avatar Jeanne September 16, 2013 at 8:29 p

Question: Maybe you answered but I didn’t see it but can this cake be baked in a bundt pan (or two) ??????

avatar Caterina Borg, Good Food Gourmet September 20, 2013 at 7:33 p

Hi Jeanne, actually this cannot be baked in a bundt pan because it has streusel on the top of the cake. When you bake in a bundt, you cannot add anything to the top of the batter because the cake is inverted and the top becomes the bottom of the cake. Part of the beauty of this cake is the streusel. If you wanted to, you could do everything the same but not add the streusel to the top. Once the cake is baked and inverted onto a platter, you can use my recipe for milk sugar glaze to add to the top. That would be equally delicious! Hope that helps…

avatar Robin December 19, 2013 at 1:00 p

This reminds me of a cake I had at Joan’s on Fourth in LA that was delicious, so I can’t wait to try it. Can you double the soft streusel recipe then just add some additional flour to half of it afterwards, just to simplify that step? Thanks!

avatar Caterina Borg, Good Food Gourmet December 22, 2013 at 5:28 p

Robin you can do that, but you just never know what consistency you will get in the final streusel. As a pastry chef, I try to stick with the recipe unless it is something that I make all the time and can eyeball the right consistency that I need.

avatar Jeri Kelly April 15, 2014 at 3:56 p

Am making your delicious coffee cake for a church Easter breakfast. If I wanted to leave out the chocolate, would you suggest adding anything or leaving out anything to compensate. I’m going for a classic moist & delicious coffee cake.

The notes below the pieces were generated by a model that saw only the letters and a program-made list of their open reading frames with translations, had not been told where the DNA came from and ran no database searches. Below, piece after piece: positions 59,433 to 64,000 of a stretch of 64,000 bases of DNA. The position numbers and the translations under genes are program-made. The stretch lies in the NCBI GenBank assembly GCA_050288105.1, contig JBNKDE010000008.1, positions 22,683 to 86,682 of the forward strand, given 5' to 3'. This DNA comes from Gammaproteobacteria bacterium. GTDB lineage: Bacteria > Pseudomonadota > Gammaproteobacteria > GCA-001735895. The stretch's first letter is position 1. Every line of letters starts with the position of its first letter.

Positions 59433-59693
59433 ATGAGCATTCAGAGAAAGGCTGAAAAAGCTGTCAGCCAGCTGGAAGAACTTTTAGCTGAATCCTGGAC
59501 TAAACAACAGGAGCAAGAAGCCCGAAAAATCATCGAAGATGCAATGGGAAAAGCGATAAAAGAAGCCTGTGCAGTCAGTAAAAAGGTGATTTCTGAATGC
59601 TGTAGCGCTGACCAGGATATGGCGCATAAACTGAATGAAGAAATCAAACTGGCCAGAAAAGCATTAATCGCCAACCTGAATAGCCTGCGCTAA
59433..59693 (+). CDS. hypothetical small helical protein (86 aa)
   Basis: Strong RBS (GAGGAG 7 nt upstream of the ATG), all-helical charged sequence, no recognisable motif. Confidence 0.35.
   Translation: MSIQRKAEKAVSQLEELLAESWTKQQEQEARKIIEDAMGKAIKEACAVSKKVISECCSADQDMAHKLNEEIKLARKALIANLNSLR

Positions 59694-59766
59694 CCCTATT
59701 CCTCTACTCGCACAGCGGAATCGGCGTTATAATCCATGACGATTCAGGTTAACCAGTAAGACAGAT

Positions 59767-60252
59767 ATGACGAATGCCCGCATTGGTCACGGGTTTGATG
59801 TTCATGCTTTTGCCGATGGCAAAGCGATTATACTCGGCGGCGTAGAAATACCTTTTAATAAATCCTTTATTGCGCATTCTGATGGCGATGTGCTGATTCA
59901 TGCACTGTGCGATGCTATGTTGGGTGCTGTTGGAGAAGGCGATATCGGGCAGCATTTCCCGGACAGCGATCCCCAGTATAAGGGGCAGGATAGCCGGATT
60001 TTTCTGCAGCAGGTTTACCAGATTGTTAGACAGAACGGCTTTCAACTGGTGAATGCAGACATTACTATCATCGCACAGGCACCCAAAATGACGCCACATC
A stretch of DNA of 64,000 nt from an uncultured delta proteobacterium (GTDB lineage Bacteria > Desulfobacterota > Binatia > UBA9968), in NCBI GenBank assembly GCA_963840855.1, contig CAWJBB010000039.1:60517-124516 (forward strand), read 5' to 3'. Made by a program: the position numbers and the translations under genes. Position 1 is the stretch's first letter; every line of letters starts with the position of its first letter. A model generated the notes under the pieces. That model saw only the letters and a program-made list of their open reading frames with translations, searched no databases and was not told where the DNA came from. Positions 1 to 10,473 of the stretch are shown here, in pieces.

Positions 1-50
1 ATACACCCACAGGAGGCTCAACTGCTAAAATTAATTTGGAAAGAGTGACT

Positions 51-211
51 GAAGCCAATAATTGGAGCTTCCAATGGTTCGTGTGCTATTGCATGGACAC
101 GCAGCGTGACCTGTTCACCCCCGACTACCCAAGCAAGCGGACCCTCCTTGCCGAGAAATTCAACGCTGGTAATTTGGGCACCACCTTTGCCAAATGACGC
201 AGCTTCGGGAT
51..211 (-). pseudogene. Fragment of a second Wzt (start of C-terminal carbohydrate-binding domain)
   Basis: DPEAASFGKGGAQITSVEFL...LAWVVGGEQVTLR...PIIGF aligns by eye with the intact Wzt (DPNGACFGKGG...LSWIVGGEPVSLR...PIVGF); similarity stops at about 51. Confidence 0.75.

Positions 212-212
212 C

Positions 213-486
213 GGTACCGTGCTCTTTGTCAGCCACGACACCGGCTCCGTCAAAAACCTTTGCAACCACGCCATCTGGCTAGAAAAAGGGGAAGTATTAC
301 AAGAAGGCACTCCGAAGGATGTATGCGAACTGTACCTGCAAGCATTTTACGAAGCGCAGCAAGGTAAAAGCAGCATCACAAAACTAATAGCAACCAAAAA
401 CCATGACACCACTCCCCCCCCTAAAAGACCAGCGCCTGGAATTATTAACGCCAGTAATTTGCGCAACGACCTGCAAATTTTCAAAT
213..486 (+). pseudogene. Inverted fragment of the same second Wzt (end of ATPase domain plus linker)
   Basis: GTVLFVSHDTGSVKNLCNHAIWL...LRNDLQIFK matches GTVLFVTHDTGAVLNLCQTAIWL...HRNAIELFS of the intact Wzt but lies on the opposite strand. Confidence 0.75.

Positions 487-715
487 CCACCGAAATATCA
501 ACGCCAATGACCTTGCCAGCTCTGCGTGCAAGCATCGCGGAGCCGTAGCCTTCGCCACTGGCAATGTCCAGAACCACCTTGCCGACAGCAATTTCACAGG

avatar Caterina Borg, Good Food Gourmet April 15, 2014 at 8:18 p

I think the chocolate in the recipe really adds to the overall deliciousness of this cake…but if you don’t want to add the chocolate, simply omit it or add some extra nuts.

avatar Toni Iacoboni June 8, 2014 at 9:27 p

Thank you for the most amazing recipe. I was in the mountains on vacation and thought I would try this recipe. I only had a 9×13 pan so I used it. And yes, not the best idea, but not the worst either. I had a little flow over, which I wiped immediately so I was spared hours of burned caramel clean-up. The sides baked faster and the center would not come out completely clean, so after an hour I took it out. When it cooled it was amazing anyway. My favorite was the center…..very buttery soft cake. I would probably change the sugar content of the streusel portions…a little too sugary sweet for me. This recipe is decadent and not for dieters….why…… because even though you know it is NOT heart healthy (smiles), you can’t stop going back for more. So I gave pieces to my five Native Appalachian friends in South Western North Carolina Smokey Mountains……… They loved it too!!!! Saved the center for me and it was gone in no time! I tried NOT to eat it and couldn’t! Thank You

avatar Caterina Borg, Good Food Gourmet June 12, 2014 at 10:42 p

Thank you Toni, yes this recipe has become a bit of a classic and much loved by everyone who tries it. The great thing with recipes is you can always adjust it to your taste…